It’s appropriate that Outmind opens to the sound of a crackling announcement: ”You are now listening to the awe-insipring sounds of Los Angeles.” Perhaps more than any of his local contemporaries over at Brainfeeder and Alpha Pup Records, the music of Matthew McQueen — who records as Matthewdavid — embodies the ever-evolving, staunchly capricious nature of the Los Angeles beat music movement. Outmind was released under Flying Lotus’ Brainfeeder imprint, a label that’s fast-approaching Warp Records’ fabled status as supreme electronic experimentalists. McQueen’s unusual production style seems to have little to no points of reference anywhere; combining blissed-out psychedelia, gauzy dub, and heavy-hitting West Coast hip-hop, often all at the same time. The result is a disorienting, never straightforward, and always inventive record whose every second is, for better or worse, unlike anything you’ll hear all year. In a way only comparable to the mystic paragon reached last year by Flying Lotus’ Cosmogramma, McQueen’s warped beats and languid sense of ambiance seem rooted in some strange far-off world that’s far beyond words and, more importantly, goes a long way in forging its own path, pushing already very malleable genre of instrumental hip-hop to its outermost limits.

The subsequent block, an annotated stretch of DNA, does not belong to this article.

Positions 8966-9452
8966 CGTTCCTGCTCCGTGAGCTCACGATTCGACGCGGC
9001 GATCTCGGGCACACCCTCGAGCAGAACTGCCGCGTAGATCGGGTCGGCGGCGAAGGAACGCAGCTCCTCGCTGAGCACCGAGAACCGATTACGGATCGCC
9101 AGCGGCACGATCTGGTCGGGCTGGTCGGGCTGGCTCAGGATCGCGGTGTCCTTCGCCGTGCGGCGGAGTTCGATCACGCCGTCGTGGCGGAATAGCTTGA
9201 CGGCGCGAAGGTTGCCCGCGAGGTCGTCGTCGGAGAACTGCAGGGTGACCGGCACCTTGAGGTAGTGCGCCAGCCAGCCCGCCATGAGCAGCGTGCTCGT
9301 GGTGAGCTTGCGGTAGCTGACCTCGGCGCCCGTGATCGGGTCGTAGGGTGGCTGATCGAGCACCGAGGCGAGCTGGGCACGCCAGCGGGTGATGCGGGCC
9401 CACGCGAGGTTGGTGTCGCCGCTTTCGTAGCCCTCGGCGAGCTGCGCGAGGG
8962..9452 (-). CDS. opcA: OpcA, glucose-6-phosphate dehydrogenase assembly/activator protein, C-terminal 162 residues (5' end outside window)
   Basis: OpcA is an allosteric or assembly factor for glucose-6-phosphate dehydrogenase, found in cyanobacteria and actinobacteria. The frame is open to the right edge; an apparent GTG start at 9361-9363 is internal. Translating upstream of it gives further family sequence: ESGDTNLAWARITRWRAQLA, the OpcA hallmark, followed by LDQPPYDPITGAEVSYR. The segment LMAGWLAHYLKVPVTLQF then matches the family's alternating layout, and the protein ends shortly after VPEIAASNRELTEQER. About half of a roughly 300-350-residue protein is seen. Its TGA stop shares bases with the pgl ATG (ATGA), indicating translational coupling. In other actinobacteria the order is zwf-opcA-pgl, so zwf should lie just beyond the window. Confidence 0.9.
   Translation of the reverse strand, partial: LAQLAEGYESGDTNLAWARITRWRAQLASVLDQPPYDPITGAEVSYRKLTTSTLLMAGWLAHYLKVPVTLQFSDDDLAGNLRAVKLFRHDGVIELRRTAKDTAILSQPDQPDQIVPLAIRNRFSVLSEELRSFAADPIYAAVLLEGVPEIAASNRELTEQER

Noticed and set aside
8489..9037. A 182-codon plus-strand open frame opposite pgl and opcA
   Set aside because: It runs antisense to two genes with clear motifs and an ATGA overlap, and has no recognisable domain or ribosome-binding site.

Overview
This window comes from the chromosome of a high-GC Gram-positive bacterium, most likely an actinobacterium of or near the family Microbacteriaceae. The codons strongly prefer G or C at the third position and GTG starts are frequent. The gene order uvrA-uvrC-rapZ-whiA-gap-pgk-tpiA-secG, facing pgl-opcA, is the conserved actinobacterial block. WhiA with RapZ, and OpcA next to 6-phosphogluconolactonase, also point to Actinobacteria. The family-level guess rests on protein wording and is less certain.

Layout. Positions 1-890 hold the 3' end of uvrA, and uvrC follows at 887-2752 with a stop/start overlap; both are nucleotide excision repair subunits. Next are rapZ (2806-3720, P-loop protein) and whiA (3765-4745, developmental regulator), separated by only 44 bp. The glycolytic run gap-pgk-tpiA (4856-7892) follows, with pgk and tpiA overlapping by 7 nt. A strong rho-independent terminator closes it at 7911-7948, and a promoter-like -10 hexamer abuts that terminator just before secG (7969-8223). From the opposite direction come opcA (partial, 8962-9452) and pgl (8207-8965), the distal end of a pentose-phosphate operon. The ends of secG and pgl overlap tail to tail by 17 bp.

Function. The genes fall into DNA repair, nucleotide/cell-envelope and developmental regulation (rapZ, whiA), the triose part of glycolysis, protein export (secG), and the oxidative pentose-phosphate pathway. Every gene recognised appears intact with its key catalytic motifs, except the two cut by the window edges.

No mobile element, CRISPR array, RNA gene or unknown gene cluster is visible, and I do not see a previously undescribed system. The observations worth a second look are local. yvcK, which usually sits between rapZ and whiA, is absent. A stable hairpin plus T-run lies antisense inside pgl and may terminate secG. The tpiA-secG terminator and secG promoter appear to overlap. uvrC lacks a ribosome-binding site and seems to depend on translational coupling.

If you’re one of the few who caught wind of his stellar early work (see: the positively celestial “Know You’re Not Alone”) or one of those lucky enough to have witnessed one of his strange, cathartic live sets, the trip that is Outmind — while still pretty jarring — won’t come as a quite a surprise. Much like the collage-like, cassette-only releases Matthewdavid made his name on, Outmind treats McQueen’s affinity for memorable, thumping beats (as, on lead single “International”) with an ambient lean not unlike that of noted electronic texturists Fennesz and Oneohtrix Point Never; a rare sense of calm that’s a welcome contrast to hip-hop’s (not so) recent slant to all things musically immediate.
On album highpoint/centerpiece, “Like You Mean It”, McQueen makes the best of this polarity, lashing a glistening Eastern melody line and a gorgeous vocal sample together over throbbing bass while offbeat drums (sorta) keeps time and warm tape feedback hisses away, somehow serenely, in the background. In more ways than one, Outmind is that rare hip-hop debut that manages to take its time to get its word in without stalling, dwelling often without ever dawdling. Indeed, there isn’t a wasted bleep, kick, or beat to be heard here.
Outmind serves as a mark of the leaps and bounds that the genre, Brainfeeder and Matthewdavid himself taken over the past couple of years. For the hapless many to whom instrumental hip-hop is little more than, well, instrumentals to be sampled, chopped up, and/or rapped over, let this be the record to change your mind. Indeed, Outmind makes one of the best cases for beat music in recent memory: At just over a half-hour, it certainly doesn’t overstay its welcome, and for all of the LP’s mercurial stylistic shifts, McQueen never sounds uncomfortable or out of place. Album closer, the expansive “No Need To Worry/Mean Too Much (Suite)”, caps things off marvelously with a wondrously astral, almost cinematic, sendoff, leaving the listener immediately hankering for a sequel.